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I have a collection which I'd like to split by an arbitrary percentage. The actual problem I'm trying to solve is to split a dataset into a training and cross-validation set.

The destination of each element should be chosen at random, but each source element should appear only once in the result and the size of the partitions is fixed. If the source collection has duplicates, the duplicates could appear in different output partitions or the same.

I have this implementation:

(defn split-shuffled
  "Returns a 2 element vector partitioned by the percentage 
   specified by p. Elements are selected at random. Each 
   element of the source collection will appear only once in 
   the result."
  [c p]
  (let [m (count c)
        idxs (into #{} (take (* m p) (shuffle (range m))))
        afn (fn [i x] (if (idxs i) x))
        bfn (fn [i x] (if-not (idxs i) x))]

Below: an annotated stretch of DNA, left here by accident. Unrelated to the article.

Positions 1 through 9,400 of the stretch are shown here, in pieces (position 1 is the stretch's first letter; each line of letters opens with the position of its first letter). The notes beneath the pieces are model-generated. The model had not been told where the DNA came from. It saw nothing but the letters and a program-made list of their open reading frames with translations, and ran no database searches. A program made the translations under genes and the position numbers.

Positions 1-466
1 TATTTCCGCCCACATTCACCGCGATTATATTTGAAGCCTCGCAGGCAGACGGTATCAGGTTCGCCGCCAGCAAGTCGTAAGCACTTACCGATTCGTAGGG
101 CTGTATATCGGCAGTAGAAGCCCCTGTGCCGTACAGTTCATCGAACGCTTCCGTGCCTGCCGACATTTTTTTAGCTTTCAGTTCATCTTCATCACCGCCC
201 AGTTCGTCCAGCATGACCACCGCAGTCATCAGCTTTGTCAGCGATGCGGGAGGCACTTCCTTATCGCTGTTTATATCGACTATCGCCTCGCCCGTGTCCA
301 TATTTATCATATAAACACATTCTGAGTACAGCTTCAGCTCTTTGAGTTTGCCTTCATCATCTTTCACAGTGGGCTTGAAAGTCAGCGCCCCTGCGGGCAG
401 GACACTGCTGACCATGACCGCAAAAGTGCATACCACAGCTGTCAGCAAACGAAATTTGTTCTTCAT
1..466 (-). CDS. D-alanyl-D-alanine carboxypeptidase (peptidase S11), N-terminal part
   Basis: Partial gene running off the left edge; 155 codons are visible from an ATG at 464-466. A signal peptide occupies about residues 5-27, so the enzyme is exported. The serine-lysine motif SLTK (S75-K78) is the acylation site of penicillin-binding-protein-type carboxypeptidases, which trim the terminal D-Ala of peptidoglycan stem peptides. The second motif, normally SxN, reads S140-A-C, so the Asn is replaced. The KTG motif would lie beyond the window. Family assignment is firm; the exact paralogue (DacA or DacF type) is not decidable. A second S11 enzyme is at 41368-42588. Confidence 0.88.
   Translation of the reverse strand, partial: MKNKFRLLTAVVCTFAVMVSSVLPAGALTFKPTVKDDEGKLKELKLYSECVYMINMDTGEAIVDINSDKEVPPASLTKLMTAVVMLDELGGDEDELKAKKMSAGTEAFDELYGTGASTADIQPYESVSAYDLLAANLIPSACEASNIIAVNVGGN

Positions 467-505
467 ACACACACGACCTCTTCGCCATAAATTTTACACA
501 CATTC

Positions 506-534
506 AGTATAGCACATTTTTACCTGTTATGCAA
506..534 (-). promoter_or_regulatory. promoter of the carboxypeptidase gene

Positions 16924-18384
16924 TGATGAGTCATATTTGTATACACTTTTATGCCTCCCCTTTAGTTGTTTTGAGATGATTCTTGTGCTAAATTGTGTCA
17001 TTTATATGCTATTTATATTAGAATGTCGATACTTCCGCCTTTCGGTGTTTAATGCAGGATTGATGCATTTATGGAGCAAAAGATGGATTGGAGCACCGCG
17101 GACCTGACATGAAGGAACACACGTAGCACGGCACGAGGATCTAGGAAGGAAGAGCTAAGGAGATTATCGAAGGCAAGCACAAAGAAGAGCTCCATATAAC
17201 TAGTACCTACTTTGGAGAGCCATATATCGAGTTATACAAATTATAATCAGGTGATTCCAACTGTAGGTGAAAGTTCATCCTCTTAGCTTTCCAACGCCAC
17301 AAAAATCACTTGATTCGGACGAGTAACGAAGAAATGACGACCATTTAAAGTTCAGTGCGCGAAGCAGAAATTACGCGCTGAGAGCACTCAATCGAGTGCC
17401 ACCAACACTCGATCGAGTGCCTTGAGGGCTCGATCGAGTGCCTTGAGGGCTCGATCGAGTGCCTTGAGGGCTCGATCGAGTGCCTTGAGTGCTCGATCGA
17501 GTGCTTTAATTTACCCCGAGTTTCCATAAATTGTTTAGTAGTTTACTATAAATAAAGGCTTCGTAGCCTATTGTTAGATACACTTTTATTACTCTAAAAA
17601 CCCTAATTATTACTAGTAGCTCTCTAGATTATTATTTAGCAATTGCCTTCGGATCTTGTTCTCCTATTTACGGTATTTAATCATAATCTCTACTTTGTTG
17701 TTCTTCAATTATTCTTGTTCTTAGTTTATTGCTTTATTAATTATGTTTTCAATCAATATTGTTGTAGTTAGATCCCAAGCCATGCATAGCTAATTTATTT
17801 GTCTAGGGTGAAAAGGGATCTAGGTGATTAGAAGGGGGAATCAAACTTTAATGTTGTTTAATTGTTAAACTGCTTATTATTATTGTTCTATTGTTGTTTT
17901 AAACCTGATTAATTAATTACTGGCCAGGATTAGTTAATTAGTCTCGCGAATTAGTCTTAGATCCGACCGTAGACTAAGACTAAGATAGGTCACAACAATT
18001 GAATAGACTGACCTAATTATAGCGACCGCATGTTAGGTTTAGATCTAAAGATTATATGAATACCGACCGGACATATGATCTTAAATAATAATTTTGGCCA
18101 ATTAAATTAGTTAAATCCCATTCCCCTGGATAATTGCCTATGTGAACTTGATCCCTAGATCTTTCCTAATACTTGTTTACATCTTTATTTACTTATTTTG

[(keep-indexed afn c) (keep-indexed bfn c)]))

repl> (split-shuffled (range 10) 0.2)
[(4 6) (0 1 2 3 5 7 8 9)]

repl> (split-shuffled (range 10) 0.4)
[(1 4 6 7) [0 2 3 5 8 9)] 

But I'm not happy that keep-indexed is called twice.

How can this be improved?

EDIT: I originally wanted to keep the order in the partitions, but I dropped that requirement without re-thinking, so @mikera's solution is correct!

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1 Answer 1

up vote 5 down vote accepted

Why do you need the indexes at all?

Just shuffle the collection directly:

(defn split-shuffled
     [c p]
     (let [c (shuffle c)
           m (count c)
           t (* m p)]
       [(take t c) (drop t c)]))
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I originally wanted to keep order in the two partitions, but I dropped that requirement, so your answer is right, I've made it harder that I needed to. –  sw1nn Jul 21 '12 at 17:00
It can be even briefer by using split-by. (defn split-shuffled [c p] (split-at (* p (count c)) (shuffle c))) –  sortega Jul 23 '12 at 21:45

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